Tuesday, March 8, 2011

'The Gambler and the Lady' is worth a chance

The Gambler and the Lady (1952)
Starring: Dane Clark, Naomi Chance, Meredith Edwards, Kathleen Byron, and Erich Pohlmann
Director: Sam Newfield, Patrick Jenkins and Terence Fisher
Rating: Seven of Ten Stars

An American hood living in London (Clark) wants more than to just be the guy who made his fortune owning popular night clubs and running successful after-hours gambling parlors... he wants to accepted among the circle of the British ruling class the admires so much. When he befriends the beautiful and truly noble-in-spirit Lady Susan (Chance), it appears his dream may come true. But will gangsters trying to take over his businesses, bitter ex-employees, and his own naive belief that the British upper class is inherently more honest and decent than men of the street like himself conspire to destroy him first?

"The Gambler and a Lady" unfolds like a Greek tragedy, with everyone around Jim Forster, the American street tough turned die-hard Anglophile, warning him that the upper-crust is not a place for him, nor are those who are already there the kind of people he imagines. But, like all tragic heroes, Jim forges ahead, pursuing his hopes and dreams... and ultimately dooming himself and everyone and everything he ever cared about. The end of the film is its starting point, but even if it wasn't, it is no surprise that Jim comes to a sad end, nor how he got there; each step that he thinks leads him closer to his dream turns out in the end to be another factor in his downfall and only Jim is blind to this fact until it's too late.

Although Dane Clark will never be enshrined among history's great actors, he had a real knack for portraying Everyman and tough guys with soft interiors, both of which made him perfect for the role in "The Gambler and the Lady". In the hands of a lesser actor, or a more handsome one, the character of Jim could easily have come across as pathetic rather than sympathetic. While the entire cast is good in their parts--as is the case with most of these black-and-white Hammer crime dramas given that we see the same supporting actors over and over again--it really is Cook who makes the movie.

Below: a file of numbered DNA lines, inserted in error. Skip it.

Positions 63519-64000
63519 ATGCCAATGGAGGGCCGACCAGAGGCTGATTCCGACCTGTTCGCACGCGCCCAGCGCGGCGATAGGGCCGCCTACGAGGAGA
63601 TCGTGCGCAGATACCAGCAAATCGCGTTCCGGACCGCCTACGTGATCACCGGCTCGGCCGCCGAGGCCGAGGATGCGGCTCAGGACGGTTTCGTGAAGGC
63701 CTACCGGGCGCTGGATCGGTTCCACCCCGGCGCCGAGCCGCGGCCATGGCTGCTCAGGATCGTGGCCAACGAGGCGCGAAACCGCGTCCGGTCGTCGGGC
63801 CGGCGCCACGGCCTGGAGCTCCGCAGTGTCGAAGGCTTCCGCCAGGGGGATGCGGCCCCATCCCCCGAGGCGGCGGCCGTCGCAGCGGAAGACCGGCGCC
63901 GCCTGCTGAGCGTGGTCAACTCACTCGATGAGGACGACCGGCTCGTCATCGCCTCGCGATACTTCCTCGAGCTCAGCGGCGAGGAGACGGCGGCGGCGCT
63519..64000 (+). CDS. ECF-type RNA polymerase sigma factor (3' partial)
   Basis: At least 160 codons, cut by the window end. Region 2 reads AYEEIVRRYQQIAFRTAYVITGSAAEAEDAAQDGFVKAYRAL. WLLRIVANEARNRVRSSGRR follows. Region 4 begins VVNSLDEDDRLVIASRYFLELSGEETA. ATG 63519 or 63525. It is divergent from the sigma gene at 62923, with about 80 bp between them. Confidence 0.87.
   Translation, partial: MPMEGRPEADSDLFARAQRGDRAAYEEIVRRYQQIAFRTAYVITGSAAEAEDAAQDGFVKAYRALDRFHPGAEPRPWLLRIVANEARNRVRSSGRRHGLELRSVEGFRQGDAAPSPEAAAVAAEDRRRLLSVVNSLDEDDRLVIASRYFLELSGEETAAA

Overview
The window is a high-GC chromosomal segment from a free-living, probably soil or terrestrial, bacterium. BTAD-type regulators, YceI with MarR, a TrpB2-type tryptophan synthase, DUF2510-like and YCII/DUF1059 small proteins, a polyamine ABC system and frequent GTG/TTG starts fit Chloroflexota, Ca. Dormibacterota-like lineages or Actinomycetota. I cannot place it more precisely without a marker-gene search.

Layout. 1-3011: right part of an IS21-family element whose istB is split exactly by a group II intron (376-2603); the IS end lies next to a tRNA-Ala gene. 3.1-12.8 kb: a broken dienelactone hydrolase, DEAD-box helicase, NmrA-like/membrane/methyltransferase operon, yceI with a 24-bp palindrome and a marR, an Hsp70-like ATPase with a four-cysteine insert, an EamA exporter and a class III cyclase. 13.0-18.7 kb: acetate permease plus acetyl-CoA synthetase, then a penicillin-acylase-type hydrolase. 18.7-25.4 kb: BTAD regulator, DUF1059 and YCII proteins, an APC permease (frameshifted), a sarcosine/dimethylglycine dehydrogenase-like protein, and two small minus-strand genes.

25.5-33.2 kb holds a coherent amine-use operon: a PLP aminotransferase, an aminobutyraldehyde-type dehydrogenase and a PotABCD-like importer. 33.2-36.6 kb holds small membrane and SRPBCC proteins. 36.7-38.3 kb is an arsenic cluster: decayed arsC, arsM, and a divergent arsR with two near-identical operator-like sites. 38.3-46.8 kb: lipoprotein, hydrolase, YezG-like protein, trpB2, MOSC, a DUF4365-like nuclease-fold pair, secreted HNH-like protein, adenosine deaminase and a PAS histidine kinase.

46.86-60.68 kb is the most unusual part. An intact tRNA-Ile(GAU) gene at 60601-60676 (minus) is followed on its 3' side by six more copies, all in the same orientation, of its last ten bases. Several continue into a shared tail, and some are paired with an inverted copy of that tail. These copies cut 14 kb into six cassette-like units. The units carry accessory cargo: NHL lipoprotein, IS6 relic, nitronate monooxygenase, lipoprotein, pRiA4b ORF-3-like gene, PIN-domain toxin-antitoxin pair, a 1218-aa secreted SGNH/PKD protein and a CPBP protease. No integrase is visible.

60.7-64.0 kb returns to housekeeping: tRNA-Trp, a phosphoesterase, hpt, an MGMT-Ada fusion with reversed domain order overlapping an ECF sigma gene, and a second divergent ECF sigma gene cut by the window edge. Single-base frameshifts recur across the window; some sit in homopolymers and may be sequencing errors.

"The Gambler and the Lady" was reportedly shot in less than a month, and with a configuration of three directors in order to allow American writer/director Sam Newfield to help the project without drawing flak from the British labor unions, but any production difficulties aren't to be seen in the final product. It's a fast-paced, interesting and compelling drama that features more action than is the norm for Hammer's black-and-white thrillers and it easily ranks among the best of the films born from the partnership between the English studio and American B-movie producer Robert Lippert.

This is a movie that doesn't deserve the obscurity it has languished in for the past many decades. It's worth checking out for anyone who enjoys classic movies.